I’ve never painted a self-portrait. I guess I never saw the point, really, although I know of an artist who painted a number of them because he himself was the easiest and least expensive model he could get. However, I belong to a small group of local artists and we are taking turns suggesting things for all of us to paint. The most recent challenge was to paint a self-portrait.
I knew right away that I wanted to do a pandemic self-portrait, mask and all. Because most of my face would be covered, I wanted to make my eyes as realistic as possible. And I wanted to include an exaggerated version of what I’ve been calling my “pandemic hair.” I have not had a professional haircut (or color, my color of the last several years being blue) since March of 2020. My partner cut my hair very short last May and I have not done anything about it since then. I have thick hair, and as it’s grown it seems to have acquired a life of its own, waving around my face in often ridiculous shapes. As I thought of the self-portrait, I visualized my hair waving all about, flying out away from my head.
I have found that symbolic paintings like this need a fair amount of time to develop in my imagination before I can start to paint. As time passed, I imagined leaves in my hair as well. And then I thought that I might include snowflakes, too. Finally, a few days later, I suddenly thought: and a bird! I could have a bird perched on my head! In this, I may have been inspired by a friend telling me a couple of months prior about one of her chickens flying up and landing on her head. What a story! I wish I’d had a chicken on my head! So this was my chance to have something similar. With the decision to add the bird, the painting in my imagination felt complete, so I started work.
I needed to find an image of a bird, so I looked in my bird identification book. I looked first at songbirds, searching for one that was positioned the way that I wanted. Finally, there it was, a photo of a yellow-throated vireo, a bird that was beautiful, positioned just the way I had in mind, and that even comes to Vermont.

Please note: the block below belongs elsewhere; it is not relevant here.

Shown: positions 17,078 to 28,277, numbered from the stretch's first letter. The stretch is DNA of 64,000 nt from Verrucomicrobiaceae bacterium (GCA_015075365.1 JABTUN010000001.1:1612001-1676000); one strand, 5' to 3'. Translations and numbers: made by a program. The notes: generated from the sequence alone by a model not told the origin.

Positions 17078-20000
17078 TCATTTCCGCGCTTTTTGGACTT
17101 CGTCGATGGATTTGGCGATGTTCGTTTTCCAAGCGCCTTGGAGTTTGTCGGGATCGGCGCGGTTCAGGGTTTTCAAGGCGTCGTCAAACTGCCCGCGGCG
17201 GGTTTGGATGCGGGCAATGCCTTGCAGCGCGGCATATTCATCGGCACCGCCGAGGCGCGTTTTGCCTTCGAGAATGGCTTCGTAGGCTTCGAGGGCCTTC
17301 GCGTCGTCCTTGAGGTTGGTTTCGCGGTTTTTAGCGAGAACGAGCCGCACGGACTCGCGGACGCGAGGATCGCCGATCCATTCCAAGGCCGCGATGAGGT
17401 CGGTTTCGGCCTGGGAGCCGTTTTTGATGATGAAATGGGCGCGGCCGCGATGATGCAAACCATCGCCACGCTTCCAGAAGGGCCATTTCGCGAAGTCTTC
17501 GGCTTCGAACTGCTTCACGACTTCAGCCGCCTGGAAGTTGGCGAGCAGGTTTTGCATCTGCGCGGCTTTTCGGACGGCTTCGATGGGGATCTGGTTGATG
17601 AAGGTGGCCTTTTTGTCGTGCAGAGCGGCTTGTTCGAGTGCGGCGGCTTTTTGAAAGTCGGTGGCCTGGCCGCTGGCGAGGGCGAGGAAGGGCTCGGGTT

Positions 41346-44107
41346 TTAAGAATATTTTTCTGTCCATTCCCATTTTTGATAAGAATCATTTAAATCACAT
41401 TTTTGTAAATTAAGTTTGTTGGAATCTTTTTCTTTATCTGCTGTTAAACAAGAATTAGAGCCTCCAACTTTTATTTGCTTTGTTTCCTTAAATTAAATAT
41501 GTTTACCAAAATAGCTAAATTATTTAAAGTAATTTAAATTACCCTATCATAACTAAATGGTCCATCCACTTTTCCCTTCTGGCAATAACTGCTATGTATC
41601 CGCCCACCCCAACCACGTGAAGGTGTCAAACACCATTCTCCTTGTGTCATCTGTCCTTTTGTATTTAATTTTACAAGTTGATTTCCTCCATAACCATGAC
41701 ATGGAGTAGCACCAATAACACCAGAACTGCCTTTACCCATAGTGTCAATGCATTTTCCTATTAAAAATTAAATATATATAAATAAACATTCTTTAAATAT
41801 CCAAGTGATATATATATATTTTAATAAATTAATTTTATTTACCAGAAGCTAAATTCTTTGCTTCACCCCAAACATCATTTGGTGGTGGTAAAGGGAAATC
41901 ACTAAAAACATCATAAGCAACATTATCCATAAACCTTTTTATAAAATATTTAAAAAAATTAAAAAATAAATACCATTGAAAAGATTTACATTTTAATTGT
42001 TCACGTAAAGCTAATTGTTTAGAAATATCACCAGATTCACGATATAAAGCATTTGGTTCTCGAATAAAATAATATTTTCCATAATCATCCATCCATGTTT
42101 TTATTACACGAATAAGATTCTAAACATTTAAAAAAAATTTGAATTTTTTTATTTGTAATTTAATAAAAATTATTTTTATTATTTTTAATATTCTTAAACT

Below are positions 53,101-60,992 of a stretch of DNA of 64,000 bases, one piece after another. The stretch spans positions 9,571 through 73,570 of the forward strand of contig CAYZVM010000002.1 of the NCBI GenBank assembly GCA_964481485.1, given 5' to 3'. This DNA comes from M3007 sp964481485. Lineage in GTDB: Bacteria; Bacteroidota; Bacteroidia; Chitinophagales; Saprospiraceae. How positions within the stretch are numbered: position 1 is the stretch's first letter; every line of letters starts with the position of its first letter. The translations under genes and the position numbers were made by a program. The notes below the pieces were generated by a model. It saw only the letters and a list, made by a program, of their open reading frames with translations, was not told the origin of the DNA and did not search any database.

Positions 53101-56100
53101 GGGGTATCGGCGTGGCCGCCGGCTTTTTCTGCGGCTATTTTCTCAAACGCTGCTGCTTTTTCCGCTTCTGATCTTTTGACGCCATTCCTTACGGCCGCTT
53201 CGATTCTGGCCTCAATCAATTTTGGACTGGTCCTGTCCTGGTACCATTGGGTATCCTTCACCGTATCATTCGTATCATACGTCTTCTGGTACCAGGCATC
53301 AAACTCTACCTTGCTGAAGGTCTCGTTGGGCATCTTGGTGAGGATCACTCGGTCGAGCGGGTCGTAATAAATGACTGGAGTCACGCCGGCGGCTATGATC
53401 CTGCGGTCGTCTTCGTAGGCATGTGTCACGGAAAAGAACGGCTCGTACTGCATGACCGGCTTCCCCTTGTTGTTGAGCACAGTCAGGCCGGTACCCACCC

Portraits are interesting to paint. Unless you want to forego reality (a perfectly legitimate choice), you do need to get it right. I once heard an artist define a portrait as a painting of a person in which the mouth is not quite right. So true! For this painting, I took a photo of myself wearing a mask by using a mirror. Then I printed it out, sized it, covered the back of the paper with pastel, held it up to my painting surface, and used a pencil to go over the primary lines. Voila! A faint “sketch” of my face with the proportions all correct.
Painting my eyes was not as difficult as I had imagined it might be. I think it was just one of those things that happens sometimes with painting. Occasionally I have to struggle and struggle to get what I want and occasionally it just comes. Mostly it’s somewhere in between. This one just came. I painted the rest of my face (mostly mask) and my crazy floating hair. I decided that the kinds of leaves in my hair mattered to me, and I chose oak and witch hazel, both trees important to the Celts, my ancestors. Once I had done that, I realized that adding snowflakes would detract rather than add to the image. Then I painted the bird. Then final tweaking. Here is the result. I am very happy with it indeed, because I feel that it shows something true about who I am. And that, I suppose, is the definition of a successful portrait! [“Pandemic Self-Portrait,” 10″ x 10″]